Energy Department floats $40M to boost quantum computing research

Adaptable algorithms and programming languages are needed for numerous, early systems that have emerged.
(Getty Images)

The Department of Energy announced plans Tuesday to make $40 million in grant funding available to multidisciplinary teams developing advanced algorithms and software for quantum computers.

Since 2014, DOE’s Office of Science has assessed and invested in early quantum simulations, machine-learning algorithms and software stacks. The supercomputers are expected to revolutionize work in the fields of quantum physics, chemistry and biology.

“[B]ut the need to address basic research knowledge gaps persists,” according to DOE’s funding opportunity announcement.

“Continued investments in quantum computing will focus the intellectual prowess of our scientists and engineers on the development of technologies that the private sector can convert into commercial applications to improve the lives and security of all Americans,” said Energy Secretary Rick Perry in the announcement.


Some projects may develop new programming languages and debuggers adaptable to various quantum computing systems, while still allowing them to interface with classical computers.

“While prototype QC systems currently exist and the qubits that they support are scaling up; the hardware technologies and the proposed architectures vary and the applications that these early systems are useful for are limited,” according to the announcement.

DOE envisions using future quantum computers for researching how to manipulate electrons to imitate processes like logic and photosynthesis or to create biologically inspired, molecular machines.

Universities, national laboratories, industry and nonprofit teams seeking more than $2 million annually may apply.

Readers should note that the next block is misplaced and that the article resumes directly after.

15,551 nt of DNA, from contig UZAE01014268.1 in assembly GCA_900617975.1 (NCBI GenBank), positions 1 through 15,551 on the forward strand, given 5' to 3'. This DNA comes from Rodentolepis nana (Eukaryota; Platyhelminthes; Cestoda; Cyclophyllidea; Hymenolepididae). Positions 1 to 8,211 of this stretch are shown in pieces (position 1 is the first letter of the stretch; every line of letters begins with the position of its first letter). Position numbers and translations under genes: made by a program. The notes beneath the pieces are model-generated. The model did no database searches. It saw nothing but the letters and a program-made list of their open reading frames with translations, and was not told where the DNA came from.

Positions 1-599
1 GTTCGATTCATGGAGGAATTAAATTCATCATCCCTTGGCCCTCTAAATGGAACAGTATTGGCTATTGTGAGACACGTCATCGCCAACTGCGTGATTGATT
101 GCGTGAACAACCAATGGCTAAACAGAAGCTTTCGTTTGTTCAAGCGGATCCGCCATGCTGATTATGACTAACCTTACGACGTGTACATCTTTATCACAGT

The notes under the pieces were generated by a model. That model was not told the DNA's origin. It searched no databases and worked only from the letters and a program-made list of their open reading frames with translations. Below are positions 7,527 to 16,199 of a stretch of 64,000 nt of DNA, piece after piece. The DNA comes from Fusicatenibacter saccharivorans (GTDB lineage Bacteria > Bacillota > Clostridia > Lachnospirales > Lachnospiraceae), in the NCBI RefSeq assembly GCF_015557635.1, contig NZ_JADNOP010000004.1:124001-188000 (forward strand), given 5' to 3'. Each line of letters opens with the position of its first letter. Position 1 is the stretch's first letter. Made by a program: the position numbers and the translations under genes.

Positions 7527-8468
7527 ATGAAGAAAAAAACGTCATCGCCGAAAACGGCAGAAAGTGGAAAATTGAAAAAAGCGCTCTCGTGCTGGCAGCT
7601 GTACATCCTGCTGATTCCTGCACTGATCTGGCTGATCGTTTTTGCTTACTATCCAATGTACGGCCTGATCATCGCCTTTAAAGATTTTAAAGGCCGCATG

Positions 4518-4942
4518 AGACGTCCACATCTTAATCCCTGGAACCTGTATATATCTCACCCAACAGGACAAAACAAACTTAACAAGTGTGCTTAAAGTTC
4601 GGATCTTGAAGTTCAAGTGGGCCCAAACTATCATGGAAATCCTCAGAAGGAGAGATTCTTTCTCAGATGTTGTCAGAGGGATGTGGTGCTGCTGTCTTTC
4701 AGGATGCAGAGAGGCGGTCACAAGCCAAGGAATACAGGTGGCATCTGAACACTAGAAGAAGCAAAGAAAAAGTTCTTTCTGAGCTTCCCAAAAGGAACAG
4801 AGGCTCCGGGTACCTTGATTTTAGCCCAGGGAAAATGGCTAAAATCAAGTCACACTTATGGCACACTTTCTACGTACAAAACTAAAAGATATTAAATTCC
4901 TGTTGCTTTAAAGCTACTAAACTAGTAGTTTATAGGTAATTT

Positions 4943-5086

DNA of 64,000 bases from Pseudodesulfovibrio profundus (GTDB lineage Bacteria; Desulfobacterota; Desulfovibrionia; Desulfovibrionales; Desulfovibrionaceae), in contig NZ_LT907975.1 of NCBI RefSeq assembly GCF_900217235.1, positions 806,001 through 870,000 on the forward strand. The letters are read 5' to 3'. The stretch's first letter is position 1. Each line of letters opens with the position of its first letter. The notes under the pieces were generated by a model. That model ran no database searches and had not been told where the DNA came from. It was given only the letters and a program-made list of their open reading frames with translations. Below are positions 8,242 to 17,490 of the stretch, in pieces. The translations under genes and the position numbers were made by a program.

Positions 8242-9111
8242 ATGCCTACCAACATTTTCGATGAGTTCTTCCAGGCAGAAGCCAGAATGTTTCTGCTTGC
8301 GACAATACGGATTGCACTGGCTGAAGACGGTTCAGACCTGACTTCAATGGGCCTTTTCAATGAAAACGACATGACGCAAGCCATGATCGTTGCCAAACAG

The competitive grants will be awarded by peer review to two or three five-year projects. Awards are capped at $2.5 million annually, and funding after the first year is dependent on congressional appropriations.


Letters of intent are due May 1, 2019, and final applications by May 31, 2019.

The announcement comes on the heels of several initiatives around the federal government to boost quantum computing research. At the close of 2018, President Trump signed the National Quantum Initiative Act into law, proposing to spend more than $1.2 billion over the next five years to establish a coordinated framework between federal research labs, academia and the private sector to advance quantum technologies. And in September, the administration issued a national strategy for advancing the development of the technology.

Dave Nyczepir

Written by Dave Nyczepir

Dave Nyczepir is a technology reporter for FedScoop. He was previously the news editor for Route Fifty and, before that, the education reporter for The Desert Sun newspaper in Palm Springs, California. He covered the 2012 campaign cycle as the staff writer for Campaigns & Elections magazine and Maryland’s 2012 legislative session as the politics reporter for Capital News Service at the University of Maryland, College Park, where he earned his master’s of journalism.

Latest Podcasts